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North Carolina Immunization Branch

North Carolina Immunization Branch

The N.C. Immunization Branch promotes public health through the identification and elimination of vaccine-preventable diseases like polio, hepatitis B, measles, chickenpox, whooping cough, rubella (German measles), and mumps. In 2001, the Branch incorporated an adult education component into the program to raise awareness of the agelessness of immunizations.

Hot Topic

  • August is National Immunization Awareness Month
    A Healthy Start Begins With On-time Vaccinations
    Babies and young children
    Vaccines give parents the power to protect their children from serious diseases. One of the most important things a parent can do to protect their child’s health is getting their child vaccinated according to the recommended immunization schedule.
    Vaccines protect babies from 14 diseases by the time they reach 2 years of age. It is very important that babies receive all doses of each vaccine and receive each vaccination on time. After 6 months of age, CDC recommends children receive a yearly flu vaccine. Children 6 months through 8 years of age who are getting the flu vaccine for the first time should get two doses of flu vaccine, spaced at least 28 days apart. Children are also due for additional doses of vaccines between 4 and 6 years of age. If a child falls behind the recommended immunization schedule, the child’s doctor can still give vaccines to “catch up” the child before adolescence. Pass Protection on to your baby
    Get off to a healthy start by making sure your immunizations are up to date before becoming pregnant.
    Pregnant women should get the pertussis, commonly called whooping cough, vaccine during pregnancy. They should also get the flu vaccine during pregnancy if they have not already received the flu vaccine for the current influenza season prior to pregnancy. It is very important that you are up to date on your measles-mumps-rubella (MMR) vaccine before becoming pregnant. Rubella infection during pregnancy can cause miscarriage, stillbirth or birth defects in the developing baby.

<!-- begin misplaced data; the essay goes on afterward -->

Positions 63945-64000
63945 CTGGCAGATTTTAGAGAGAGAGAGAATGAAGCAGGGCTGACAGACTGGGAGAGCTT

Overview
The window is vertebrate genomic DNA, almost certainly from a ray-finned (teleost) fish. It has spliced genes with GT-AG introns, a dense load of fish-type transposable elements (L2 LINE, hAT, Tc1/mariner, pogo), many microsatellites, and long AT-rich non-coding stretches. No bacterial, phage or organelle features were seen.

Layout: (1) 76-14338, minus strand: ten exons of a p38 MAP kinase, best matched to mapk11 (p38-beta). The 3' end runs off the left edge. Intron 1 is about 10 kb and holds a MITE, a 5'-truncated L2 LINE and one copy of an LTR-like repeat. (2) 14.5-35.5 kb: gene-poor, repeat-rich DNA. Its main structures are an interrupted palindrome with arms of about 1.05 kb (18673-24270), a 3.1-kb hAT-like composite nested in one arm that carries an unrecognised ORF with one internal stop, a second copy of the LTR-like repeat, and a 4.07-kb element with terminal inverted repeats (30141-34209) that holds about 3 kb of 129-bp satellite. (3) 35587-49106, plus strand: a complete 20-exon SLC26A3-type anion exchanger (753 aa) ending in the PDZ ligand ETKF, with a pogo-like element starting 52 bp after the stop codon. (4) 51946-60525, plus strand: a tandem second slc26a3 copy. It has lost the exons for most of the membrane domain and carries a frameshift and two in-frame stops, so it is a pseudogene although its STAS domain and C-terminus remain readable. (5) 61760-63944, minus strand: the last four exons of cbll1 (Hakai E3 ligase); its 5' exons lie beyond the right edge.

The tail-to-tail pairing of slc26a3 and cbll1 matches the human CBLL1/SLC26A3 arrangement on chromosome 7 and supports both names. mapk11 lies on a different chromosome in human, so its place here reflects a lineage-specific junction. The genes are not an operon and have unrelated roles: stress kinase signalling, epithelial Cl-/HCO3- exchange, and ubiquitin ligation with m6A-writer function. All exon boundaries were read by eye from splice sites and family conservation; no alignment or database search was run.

Vaccinate Your Children for School
    Vaccinating according to the recommended immunization schedule provides your child with safe and effective protection against preventable diseases.
    • Between the time your child is born and when they go off to college, they’ll get vaccines to protect against a number of serious diseases.
    • Some children at your child care center may be too young to get certain vaccines and are therefore vulnerable to diseases.
      • By vaccinating your child according to the recommended schedule, you’ll be protecting their classmates as well.
      • You will also be helping to protect people in your community who cannot receive vaccines for medical reasons (e.g., people with weakened immune systems, such as some people with cancer, and people who have received organ transplants).
  • July is National Adolescent Immunization Awareness Month for North Carolina. Governor Roy Cooper has given us a proclaimation, which can be read if you click here. Both boys and girls of ages 11 or 12 need two doses of the HPV vaccine protect them against HPV related cancers in the future. Talk to your healthcare provider to make sure your children are protected. HPV vaccine is cancer prevention!
    Three Things Parents Should Know

    HPV Vaccine: My Recommendation as a Doctor and a Parent In this video, a family physician explains his decision, as a doctor and a parent, to make sure each of his children received HPV vaccine at age 11 or 12.

    Hash Tags
    • #fullyvaccinated
    • #immunizeandrealize
    • #NCAIAM
    • #cancerprevention
    • #backtoschoolnc

    Please go to our Adolescent Awareness Campaign page for more resources and information.

  • New Free Continuing Edcation from MMWR and Medscape Free Continuing Medical Education CDC's MMWR and Medscape are proud to introduce a new Free Continuing education (CD) activity that describes the recommended immunization schedule for adults aged 19 years or older in the United States, based on updated guidance from the Advisory Committee on Immunization Practices.
  • Announcing North Carolina’s CDC Childhood Immunization Champion Award Winner. The North Carolina Immunization Branch is proud to announce that Gerri Mattson, MD, MSPH, FAAP, Public Health Pediatrician, has been selected as the Centers for Disease Control and Prevention (CDC) Childhood Immunization Champion for North Carolina CDC and the CDC Foundation hold this annual awards program to honor immunization champions across the 50 U.S. states, 8 U.S. Territories and Freely Associated States, and the District of Columbia during National Infant Immunization Week (April 21-28, 2018).
  • The 2018 Immunization schedules are available
  • Frequently Requested
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Updated: August 15, 2018